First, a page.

Saturday, November 1, 2008

Food memories

I didn't get to spend a lot of time with my grandparents, but that time was certainly powerful. They lived a Southern farm life in the outskirts of Durham, keeping with them the patterns of childhood and adapting them to the city life they had to take on during the Depression. There was a large garden, much bigger than their little bungalow, to the side of the house on a sun-baked hill. My grandmother found local sources for molasses, fatback, lard, and other staples. They hunted wild game for food and, for a long time they had chickens, until a grocery store finally opened a mile down the road.

I was fascinated by their lifestyle. I, a child of the Air Force move-every-two-years life, couldn't imagine living in one place for years on end, let alone near the extended family that had settled in the Bethesda area of Durham. They were by no means the salt of the earth, however: it turns out the family  made more bad choices than good ones, with my grandmother deftly ignoring or denying the shenanigans of her progeny.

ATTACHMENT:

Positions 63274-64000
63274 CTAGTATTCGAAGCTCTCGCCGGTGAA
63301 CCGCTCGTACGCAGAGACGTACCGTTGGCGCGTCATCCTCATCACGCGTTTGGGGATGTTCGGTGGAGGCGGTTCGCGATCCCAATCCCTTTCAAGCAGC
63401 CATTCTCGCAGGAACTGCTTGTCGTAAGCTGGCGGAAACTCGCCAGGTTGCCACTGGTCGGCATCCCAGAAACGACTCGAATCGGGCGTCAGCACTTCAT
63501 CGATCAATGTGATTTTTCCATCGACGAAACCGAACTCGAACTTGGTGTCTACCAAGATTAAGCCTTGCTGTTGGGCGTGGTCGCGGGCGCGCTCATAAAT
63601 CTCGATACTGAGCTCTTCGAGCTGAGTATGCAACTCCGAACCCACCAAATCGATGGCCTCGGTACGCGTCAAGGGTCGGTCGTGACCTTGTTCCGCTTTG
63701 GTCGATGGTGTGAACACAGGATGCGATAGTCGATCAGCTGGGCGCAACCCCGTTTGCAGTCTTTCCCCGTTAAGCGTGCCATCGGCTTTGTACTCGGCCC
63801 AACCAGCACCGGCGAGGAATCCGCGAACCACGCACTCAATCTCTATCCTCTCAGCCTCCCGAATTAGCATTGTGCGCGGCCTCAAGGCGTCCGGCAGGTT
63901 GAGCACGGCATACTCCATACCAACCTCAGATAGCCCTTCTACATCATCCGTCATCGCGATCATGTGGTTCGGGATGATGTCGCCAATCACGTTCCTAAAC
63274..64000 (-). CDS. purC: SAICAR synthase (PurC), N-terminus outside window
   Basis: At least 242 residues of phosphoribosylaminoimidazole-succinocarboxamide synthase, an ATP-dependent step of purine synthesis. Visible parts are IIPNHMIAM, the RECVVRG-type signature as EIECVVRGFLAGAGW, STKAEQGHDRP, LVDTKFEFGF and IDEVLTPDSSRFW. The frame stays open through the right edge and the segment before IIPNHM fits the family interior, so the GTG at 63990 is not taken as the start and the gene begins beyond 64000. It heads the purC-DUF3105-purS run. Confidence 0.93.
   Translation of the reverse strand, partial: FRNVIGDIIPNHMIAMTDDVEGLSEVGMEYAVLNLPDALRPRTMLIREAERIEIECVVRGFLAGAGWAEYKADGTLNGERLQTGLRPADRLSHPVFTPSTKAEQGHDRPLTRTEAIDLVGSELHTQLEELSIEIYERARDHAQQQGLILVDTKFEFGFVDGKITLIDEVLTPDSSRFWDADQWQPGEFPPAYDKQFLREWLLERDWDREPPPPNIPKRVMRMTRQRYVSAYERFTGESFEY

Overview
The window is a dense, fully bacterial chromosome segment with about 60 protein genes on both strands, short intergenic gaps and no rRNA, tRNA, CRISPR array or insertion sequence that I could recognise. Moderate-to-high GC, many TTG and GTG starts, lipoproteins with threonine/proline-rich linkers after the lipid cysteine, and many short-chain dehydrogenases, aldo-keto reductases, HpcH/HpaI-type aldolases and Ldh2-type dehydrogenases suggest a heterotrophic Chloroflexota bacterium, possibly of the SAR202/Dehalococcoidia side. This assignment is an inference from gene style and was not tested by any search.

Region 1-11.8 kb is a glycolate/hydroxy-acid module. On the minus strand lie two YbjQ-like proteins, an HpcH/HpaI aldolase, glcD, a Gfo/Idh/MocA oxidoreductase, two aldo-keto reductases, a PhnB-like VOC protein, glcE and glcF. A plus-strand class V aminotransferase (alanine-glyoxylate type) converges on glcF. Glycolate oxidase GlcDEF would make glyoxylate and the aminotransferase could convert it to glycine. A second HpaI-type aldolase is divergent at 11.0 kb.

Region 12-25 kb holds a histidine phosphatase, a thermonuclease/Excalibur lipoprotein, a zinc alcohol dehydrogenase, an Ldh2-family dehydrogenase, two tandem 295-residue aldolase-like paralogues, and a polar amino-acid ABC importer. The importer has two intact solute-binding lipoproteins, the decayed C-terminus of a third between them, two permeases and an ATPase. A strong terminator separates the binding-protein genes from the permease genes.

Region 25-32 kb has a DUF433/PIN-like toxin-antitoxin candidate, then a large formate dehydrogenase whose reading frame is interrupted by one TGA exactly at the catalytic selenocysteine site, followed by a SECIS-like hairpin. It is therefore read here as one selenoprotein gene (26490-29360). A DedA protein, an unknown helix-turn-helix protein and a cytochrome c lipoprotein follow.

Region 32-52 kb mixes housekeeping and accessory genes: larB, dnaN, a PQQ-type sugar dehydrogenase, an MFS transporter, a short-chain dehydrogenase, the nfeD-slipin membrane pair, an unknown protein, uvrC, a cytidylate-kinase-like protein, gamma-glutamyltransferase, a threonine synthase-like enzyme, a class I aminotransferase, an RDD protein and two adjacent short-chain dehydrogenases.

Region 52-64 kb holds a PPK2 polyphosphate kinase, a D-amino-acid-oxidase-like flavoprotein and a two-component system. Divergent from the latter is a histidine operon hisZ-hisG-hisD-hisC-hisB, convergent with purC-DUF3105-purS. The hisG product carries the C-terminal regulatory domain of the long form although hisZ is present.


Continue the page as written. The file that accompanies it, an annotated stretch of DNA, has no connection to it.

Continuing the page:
During the small bits of time I had with my grandmother, she taught me a lifetime of skills: how to make perfect buttermilk biscuits and pecan pie,  sew basic hems and repair tears and replace missing buttons, crochet, harvest beans and peas, and more. She filled a need I didn't understand to work with my hands and tend to home.

This morning the tweens are sleeping off the aftereffects of too much candy and long jogs from one street to the next. The teen is powersleeping his exhaustion away (nightly homework lasting until midnight takes a toll). Halloween started with a block party hosted by the Neels and ended with a quiet ramble down the street with AG and her friend. 

I decided it was a good morning for biscuits. So I took out my grandmother's wood bread bowl, mixed the ingredients, and the house is now filled with a luscious, buttermilky scent that fills me with contentment.


Buttermilk Biscuits
6 cups self-rising flour 
1/2 to 3/4 cups shortening 
1 1/2 cups buttermilk
Mix and knead until dough is slightly sticky. Powder hands with flour and shape dough into 2" diameter biscuits. (My grandmother never used a biscuit cutter - her biscuits were always rolled and flattened by hand.) 
Bake at 425 degrees for about 15-18 minutes. Check carefully - don't over-bake. The ideal color is a light golden brown.
Serve with butter, molasses, bacon, eggs, cheese - a buffet of yummy fillings.

1 comment:

  1. Cool story bro.

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